Photographer Profile - Paula Bronstein: "The world would rather forget Afghanistan"

By David Schonauer   Tuesday July 19, 2016

The roads in Afghanistan have changed during the years photojournalist Paula Bronstein  has been working there. In a way, those changes tell the story of America’s longest war.

“Roads I could drive down in 2005 aren’t safe now,” she says. “I’m talking about major roads, like the one from Kandahar to Kabul. Those were dirt roads way back when, and the US came in and spent tens of millions of dollars on them, and all that money goes nowhere. Security is bad there now.”

In April, Bronstein was in Kabul, working on a story for the Wall Street Journal about war wounded Afghans, and the roads were an issue.

“We were going to go up to Kunduz to do a story about the Médecins Sans Frontières hospital there, but the Journal reporter I was working with was, like, ‘No, we’re not going to go by road,’ and I absolutely agreed. If the United Nations could have flown us up there, we would have done that. But that’s the state of affairs there now.”

Bronstein first went to Afghanistan in December of 2001, when the US launched a war to drive the Taliban from power following the 9/11 attacks in New York. While most journalists entered the country with military in the north, a smaller number, including Bronstein, came in from Pakistan in the south, where the landscape of conflict was shaped by American shock-and-awe bombing.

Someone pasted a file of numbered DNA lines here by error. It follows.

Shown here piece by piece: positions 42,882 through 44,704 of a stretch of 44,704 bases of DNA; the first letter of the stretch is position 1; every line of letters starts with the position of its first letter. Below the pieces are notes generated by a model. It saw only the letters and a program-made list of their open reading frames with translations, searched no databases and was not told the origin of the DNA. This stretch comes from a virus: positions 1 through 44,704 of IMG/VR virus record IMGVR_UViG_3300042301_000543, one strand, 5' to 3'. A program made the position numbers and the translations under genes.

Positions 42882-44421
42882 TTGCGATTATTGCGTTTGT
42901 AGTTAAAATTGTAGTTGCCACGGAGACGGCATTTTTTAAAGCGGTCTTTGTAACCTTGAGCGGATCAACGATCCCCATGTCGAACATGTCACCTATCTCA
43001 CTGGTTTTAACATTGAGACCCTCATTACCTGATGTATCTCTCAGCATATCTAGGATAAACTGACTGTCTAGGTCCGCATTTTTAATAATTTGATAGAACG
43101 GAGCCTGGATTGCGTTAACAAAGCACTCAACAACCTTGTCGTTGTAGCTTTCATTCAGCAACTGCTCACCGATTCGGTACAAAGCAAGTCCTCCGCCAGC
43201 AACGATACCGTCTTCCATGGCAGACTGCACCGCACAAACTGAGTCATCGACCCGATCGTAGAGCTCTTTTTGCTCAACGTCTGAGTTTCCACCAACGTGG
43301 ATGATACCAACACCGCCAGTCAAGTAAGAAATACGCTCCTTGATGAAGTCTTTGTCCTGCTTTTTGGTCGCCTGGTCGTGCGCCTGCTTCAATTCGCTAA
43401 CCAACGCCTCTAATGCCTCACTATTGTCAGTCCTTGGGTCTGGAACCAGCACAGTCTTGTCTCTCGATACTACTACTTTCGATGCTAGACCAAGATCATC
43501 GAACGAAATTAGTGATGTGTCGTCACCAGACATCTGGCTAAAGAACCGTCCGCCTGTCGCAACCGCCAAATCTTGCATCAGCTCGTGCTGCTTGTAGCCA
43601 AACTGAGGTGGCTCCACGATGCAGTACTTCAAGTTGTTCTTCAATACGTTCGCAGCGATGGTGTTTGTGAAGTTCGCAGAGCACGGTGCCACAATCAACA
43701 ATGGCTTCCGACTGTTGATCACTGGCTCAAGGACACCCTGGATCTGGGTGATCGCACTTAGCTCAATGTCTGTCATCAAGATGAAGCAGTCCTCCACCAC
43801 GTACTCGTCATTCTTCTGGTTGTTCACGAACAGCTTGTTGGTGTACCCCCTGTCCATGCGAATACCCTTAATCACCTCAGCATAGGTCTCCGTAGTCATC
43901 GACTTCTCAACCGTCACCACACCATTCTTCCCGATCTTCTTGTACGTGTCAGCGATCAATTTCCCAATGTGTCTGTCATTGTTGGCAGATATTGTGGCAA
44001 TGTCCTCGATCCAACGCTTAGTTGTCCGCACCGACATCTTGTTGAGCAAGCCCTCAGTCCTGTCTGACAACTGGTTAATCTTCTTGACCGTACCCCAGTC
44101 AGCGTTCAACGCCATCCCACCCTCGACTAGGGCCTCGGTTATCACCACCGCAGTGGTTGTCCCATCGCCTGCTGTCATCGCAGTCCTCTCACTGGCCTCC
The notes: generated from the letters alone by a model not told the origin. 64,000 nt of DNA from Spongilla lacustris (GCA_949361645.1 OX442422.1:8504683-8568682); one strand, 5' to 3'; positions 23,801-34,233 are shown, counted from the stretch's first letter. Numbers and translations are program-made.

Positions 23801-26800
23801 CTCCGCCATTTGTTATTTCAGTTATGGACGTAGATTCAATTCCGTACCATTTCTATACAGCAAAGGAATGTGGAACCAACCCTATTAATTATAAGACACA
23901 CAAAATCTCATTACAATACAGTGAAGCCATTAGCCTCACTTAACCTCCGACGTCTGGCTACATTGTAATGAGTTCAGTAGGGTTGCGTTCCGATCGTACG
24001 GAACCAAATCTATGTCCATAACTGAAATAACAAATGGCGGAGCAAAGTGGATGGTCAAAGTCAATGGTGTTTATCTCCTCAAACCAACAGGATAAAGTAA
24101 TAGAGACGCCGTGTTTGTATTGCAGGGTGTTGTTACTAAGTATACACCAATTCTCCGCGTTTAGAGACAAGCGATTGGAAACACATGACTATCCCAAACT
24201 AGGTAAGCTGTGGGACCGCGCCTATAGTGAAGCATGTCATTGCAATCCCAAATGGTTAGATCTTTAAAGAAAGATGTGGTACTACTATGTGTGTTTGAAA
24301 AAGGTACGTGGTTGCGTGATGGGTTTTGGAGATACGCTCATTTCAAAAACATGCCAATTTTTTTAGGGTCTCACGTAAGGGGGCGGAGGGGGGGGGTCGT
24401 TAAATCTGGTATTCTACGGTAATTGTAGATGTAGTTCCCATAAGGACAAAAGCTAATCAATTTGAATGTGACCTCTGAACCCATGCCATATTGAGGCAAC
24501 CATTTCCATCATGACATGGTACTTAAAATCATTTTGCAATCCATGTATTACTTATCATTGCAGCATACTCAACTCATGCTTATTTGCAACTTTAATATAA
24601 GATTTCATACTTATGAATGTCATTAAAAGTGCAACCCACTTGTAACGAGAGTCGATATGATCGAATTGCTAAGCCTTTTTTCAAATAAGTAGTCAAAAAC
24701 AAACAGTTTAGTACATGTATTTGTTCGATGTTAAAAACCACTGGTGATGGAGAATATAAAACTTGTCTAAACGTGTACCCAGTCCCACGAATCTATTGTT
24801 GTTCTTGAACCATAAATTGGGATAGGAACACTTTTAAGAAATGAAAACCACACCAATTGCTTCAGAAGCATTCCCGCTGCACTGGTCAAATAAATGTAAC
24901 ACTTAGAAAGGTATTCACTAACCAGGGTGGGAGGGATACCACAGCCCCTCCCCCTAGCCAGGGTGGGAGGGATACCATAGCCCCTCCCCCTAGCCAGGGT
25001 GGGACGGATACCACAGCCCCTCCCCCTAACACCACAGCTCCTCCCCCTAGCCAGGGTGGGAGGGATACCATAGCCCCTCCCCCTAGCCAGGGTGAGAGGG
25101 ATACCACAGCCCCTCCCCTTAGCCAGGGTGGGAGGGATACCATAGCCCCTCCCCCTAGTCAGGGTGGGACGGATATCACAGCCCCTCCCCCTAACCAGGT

“Going into the south was like going into a complete wasteland,” she says. “They gave the appearance that the Taliban was destroyed, which was far from true. That was the beginning of Operation Enduring Freedom, which as it turned out didn’t provide much enduring freedom.”

Bronstein covered the war for six months on that first trip. At the time, she was a Getty Images staff photographer, following the news. “When you’re working for a wire service you’re feeding the machine,” she says. As the years stretched on and casualties and costs mounted, she kept returning to Afghanistan, both as a Getty staffer and, since 2013, as a freelancer, to work on stories that examined the war’s effects on the people of the country.

                         ©Paula Bronstein/Getty Image

Now, 15 years after the war began, she has collected her work in a book from the University of Texas Press called Afghanistan: Between Hope and Fear. As the title suggests, her visual history veers between tranquil moments of everyday life and shocking views of the dead and injured, the stricken and the desperate.